Frustrated, Billy seeks out his friend Michael for some advice. He's more than a little surprised to find Michael at home alone, wearing a dress! Michael confirms that he likes to dress up in women's clothing, and gives Billy some stuff to try on. Billy reluctantly agrees, as Michael explains that there's nothing wrong with being yourself (Expressing Yourself), and if Billy really wants to dance, he shouldn't let anything stop him.
Billy seeks out Mrs. Wilkinson, who tells him that she believes he's good enough for the Royal Ballet School, and she's willing to work with him privately to get him ready for the audition. They meet in the gym in the evening, and she asks Billy to bring along items that are meaningful to him, so they can figure out what kind of dance he should do. One of the things Billy brings is a letter that him mother wrote to him before she died (The Letter).
Mrs. Wilkinson is touched and tries to show Billy that dancing should come from the inside, not just from steps that you're taught. With the help of Mr. Braitwaite, they work on the dance (Born to Boogie).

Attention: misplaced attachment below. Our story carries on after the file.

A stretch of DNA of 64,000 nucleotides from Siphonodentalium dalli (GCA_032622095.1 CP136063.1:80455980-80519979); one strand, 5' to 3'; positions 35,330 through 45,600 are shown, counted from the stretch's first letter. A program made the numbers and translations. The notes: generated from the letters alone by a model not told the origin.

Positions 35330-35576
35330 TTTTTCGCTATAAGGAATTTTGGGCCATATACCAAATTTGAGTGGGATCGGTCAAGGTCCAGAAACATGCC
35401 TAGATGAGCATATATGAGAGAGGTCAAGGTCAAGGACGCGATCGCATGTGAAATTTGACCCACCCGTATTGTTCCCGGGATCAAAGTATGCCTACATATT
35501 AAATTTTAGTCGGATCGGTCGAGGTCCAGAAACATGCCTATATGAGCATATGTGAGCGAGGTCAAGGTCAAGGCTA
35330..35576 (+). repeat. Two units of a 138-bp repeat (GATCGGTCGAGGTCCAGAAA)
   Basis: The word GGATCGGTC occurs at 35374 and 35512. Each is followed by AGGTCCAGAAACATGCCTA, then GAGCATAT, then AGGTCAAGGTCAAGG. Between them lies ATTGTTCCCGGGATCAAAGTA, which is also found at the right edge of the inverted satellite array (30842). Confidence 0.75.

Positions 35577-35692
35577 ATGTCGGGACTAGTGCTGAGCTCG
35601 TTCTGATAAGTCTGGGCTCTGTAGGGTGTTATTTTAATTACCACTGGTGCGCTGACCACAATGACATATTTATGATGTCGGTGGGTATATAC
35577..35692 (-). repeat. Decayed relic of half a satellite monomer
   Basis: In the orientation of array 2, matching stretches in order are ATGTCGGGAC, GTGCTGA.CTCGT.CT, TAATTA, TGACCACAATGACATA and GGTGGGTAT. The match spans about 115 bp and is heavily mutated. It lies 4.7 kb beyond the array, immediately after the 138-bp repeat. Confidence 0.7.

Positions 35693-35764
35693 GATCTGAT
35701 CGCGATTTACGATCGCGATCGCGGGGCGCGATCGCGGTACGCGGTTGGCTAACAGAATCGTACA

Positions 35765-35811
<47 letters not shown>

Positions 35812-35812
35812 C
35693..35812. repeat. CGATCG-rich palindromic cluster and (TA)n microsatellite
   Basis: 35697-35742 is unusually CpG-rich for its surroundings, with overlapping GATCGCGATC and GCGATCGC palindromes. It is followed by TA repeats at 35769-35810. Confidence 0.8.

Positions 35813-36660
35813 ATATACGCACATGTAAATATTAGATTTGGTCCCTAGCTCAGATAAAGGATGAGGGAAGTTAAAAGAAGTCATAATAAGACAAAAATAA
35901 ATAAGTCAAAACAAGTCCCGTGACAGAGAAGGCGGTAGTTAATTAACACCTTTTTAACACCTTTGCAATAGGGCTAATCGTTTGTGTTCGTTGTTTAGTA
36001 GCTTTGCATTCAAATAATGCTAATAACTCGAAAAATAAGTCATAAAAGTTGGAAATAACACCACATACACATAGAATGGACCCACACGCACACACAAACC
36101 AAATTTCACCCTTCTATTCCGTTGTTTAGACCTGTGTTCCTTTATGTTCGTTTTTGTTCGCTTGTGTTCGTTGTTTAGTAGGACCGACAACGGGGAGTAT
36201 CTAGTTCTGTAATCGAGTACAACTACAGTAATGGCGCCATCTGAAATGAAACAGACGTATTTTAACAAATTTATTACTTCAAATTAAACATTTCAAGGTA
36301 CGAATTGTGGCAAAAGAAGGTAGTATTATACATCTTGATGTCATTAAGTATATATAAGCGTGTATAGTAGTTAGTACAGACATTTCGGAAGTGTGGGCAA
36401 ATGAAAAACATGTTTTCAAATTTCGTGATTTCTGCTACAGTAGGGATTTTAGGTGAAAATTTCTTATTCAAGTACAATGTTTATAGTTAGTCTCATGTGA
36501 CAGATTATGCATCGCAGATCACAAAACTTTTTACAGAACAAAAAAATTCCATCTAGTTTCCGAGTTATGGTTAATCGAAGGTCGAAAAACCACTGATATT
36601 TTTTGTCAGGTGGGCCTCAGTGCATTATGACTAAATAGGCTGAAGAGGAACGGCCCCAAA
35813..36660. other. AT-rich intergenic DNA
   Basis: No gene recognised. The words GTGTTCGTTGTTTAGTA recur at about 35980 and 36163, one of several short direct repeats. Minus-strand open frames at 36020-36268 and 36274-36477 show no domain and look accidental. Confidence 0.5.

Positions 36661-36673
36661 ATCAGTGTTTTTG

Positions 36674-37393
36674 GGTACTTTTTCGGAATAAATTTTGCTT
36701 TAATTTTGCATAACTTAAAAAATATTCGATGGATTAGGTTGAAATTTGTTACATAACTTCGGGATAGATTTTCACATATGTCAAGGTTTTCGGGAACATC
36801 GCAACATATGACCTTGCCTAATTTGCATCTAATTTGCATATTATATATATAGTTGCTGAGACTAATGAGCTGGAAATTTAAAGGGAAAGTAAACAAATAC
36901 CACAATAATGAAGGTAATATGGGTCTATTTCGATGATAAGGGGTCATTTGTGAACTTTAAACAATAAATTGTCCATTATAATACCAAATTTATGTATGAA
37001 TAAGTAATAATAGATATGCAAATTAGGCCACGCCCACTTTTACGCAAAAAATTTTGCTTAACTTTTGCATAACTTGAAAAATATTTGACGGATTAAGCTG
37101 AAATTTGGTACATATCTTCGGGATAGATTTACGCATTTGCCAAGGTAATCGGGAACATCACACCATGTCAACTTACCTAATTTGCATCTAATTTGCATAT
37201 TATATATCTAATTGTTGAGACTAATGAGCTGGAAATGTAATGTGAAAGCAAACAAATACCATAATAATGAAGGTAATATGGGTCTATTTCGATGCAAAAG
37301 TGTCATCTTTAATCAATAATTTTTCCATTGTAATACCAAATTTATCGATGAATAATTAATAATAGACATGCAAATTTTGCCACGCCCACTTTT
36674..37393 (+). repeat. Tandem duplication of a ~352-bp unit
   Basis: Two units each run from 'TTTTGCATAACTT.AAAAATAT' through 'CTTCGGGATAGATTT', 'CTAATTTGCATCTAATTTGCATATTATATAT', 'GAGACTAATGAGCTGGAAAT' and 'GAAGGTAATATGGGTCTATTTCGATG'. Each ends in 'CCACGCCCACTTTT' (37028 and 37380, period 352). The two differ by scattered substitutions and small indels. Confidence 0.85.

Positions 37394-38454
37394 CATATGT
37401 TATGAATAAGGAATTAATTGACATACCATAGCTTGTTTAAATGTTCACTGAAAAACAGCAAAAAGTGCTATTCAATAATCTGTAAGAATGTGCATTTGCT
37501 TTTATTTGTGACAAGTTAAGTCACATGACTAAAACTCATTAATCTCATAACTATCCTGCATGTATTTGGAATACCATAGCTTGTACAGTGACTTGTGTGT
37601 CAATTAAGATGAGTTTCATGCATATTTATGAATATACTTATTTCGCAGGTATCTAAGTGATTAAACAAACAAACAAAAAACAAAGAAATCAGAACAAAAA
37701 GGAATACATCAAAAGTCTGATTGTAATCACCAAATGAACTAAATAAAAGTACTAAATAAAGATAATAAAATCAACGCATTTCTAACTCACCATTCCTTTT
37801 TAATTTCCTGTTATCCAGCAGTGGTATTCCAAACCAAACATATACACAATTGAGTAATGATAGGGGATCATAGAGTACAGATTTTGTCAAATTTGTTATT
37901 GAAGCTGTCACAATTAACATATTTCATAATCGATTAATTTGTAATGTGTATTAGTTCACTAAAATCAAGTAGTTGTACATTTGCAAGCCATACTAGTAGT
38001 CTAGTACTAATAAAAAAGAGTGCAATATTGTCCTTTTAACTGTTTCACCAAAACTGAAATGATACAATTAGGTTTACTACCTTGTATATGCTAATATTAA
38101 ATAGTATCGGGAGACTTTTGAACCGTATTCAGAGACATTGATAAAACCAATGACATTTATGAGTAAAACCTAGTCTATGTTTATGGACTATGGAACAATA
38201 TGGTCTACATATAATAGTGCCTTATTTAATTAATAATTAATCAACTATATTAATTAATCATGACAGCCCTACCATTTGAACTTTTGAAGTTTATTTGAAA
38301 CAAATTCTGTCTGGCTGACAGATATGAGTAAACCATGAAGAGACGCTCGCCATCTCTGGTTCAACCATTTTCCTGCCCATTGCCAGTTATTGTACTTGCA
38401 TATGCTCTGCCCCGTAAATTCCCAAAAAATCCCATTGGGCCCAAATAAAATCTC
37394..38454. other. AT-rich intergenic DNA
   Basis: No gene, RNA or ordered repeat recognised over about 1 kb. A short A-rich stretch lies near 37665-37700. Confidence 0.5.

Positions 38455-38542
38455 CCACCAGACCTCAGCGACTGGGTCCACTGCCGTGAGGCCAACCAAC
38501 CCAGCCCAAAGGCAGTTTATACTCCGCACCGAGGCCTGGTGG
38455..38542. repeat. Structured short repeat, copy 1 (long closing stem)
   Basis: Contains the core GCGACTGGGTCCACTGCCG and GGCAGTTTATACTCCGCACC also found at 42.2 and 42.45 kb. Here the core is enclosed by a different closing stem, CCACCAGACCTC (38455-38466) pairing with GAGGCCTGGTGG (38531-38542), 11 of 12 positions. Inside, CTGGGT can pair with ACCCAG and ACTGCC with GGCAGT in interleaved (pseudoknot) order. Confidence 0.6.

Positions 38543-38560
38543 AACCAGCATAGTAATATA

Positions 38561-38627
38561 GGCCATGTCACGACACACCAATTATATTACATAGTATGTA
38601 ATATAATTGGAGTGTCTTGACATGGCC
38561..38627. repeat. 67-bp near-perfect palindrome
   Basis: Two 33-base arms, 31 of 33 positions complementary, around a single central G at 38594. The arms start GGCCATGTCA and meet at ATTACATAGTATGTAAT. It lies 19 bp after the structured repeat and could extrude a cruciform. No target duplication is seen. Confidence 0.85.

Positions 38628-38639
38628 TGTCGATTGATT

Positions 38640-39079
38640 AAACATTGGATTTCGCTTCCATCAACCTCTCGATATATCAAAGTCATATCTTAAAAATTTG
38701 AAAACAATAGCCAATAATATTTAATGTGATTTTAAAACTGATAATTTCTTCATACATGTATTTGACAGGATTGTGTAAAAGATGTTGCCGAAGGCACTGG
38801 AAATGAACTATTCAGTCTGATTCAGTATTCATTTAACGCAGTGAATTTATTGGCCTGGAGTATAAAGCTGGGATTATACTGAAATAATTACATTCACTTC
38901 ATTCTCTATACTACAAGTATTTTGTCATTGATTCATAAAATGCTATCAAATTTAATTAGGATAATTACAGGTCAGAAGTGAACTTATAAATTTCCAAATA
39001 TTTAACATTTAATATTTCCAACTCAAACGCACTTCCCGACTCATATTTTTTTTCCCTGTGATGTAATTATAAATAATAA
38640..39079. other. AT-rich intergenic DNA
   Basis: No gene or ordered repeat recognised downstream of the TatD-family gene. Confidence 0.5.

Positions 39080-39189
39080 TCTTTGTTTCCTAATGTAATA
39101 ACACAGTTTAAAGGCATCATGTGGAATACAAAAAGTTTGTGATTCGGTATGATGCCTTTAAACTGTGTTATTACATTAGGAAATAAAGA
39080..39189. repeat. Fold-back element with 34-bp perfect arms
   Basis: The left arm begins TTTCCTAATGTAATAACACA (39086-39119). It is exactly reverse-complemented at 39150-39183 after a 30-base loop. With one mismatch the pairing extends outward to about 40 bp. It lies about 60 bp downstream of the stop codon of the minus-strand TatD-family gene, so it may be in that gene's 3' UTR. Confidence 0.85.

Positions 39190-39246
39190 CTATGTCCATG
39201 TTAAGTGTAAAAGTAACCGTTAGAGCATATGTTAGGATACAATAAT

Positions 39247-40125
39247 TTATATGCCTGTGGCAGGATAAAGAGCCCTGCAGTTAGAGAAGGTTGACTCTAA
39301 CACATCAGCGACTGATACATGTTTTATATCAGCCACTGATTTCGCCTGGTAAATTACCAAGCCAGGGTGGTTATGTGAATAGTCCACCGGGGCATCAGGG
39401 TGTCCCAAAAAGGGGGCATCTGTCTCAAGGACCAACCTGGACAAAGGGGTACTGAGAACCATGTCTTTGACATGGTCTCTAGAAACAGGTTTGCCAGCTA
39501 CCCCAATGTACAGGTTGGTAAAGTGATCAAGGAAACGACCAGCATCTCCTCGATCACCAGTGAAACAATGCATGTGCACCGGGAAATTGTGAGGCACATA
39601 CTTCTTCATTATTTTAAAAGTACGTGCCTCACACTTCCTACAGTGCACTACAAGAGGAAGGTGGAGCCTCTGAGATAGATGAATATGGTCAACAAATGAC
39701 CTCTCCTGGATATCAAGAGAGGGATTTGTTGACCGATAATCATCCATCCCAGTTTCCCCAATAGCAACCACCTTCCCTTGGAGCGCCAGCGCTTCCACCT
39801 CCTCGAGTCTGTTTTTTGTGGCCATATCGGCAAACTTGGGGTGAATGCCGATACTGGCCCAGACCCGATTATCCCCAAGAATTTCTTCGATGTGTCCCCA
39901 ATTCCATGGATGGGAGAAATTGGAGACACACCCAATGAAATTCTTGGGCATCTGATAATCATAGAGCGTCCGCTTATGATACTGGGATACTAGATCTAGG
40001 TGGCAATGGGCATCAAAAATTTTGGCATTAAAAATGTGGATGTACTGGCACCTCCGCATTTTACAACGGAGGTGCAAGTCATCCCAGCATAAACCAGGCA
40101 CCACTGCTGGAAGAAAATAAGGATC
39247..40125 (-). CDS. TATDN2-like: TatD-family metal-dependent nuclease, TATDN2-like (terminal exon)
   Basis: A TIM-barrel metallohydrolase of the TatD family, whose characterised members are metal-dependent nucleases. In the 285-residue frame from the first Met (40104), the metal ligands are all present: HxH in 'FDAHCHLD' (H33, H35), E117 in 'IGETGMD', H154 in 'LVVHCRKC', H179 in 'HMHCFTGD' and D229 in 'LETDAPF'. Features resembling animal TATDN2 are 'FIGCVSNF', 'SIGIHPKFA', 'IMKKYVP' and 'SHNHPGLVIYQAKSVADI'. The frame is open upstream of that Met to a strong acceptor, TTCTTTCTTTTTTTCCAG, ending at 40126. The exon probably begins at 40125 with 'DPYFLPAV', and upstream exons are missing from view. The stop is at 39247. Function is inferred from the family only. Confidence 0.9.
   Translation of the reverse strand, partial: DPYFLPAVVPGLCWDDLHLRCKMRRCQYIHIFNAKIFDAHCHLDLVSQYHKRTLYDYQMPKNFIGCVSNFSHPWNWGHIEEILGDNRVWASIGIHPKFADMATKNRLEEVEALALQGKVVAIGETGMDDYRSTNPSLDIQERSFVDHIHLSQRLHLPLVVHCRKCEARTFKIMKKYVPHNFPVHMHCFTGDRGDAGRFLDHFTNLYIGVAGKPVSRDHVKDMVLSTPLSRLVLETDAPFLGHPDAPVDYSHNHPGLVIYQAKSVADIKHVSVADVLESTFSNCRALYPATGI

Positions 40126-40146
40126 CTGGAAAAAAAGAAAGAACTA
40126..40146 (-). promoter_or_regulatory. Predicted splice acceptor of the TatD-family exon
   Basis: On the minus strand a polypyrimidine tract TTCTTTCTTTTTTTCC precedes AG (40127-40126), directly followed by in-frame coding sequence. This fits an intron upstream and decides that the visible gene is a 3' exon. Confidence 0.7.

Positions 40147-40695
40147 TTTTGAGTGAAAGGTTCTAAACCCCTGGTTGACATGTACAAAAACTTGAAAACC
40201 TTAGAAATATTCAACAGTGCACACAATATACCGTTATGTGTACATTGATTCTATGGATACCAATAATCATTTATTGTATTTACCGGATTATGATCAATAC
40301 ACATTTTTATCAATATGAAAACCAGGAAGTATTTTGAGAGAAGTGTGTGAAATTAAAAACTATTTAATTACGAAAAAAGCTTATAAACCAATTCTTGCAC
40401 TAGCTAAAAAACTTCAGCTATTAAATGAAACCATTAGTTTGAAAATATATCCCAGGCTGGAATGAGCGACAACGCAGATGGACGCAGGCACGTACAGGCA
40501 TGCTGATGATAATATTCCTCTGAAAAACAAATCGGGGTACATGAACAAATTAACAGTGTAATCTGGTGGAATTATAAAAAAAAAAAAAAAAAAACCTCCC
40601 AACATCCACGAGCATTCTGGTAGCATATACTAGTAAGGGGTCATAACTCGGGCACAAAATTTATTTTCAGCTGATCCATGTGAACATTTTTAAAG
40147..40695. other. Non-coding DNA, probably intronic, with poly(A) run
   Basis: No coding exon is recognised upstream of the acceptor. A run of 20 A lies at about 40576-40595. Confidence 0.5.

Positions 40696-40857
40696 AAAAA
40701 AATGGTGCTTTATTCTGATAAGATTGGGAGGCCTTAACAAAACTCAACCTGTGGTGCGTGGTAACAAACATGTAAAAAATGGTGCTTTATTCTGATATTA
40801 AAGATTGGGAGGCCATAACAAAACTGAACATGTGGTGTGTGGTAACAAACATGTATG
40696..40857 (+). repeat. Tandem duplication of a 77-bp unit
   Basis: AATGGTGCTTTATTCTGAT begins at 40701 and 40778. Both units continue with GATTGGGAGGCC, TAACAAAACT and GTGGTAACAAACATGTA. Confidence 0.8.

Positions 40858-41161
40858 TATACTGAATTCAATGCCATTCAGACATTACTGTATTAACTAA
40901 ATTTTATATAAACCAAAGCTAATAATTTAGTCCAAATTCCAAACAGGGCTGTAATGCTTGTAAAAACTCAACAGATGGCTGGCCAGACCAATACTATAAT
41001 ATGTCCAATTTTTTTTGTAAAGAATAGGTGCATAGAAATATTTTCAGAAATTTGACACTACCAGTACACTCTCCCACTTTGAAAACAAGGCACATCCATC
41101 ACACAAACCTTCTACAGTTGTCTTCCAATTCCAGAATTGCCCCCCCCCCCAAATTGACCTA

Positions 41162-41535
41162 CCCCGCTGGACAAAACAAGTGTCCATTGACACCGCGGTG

Unfortunately, things at home aren't going so well. There has been some violence with the strike, and Billy's dad and brother are often arguing about it. The day of the audition arrives, but they refuse to let Billy leave the house. Mrs. Wilkinson comes to the house to find out why Billy didn't show up, and she reveals to his family that he was supposed to be auditioning. They are stunned, and once again forbid Billy to dance, sending Mrs. Wilkinson away. Billy is devestated (Angry Dance).
It's Christmas time, and though there's not much to be cheerful about, the union puts on a dinner and show. The subject of the pageant is a scathing Christmas wish for the head of the government (Merry Christmas, Maggie Thatcher). After the show, Billy's dad is encouraged to sing a song, but instead of a rousing tune, he sings the melancholy Into the Ground.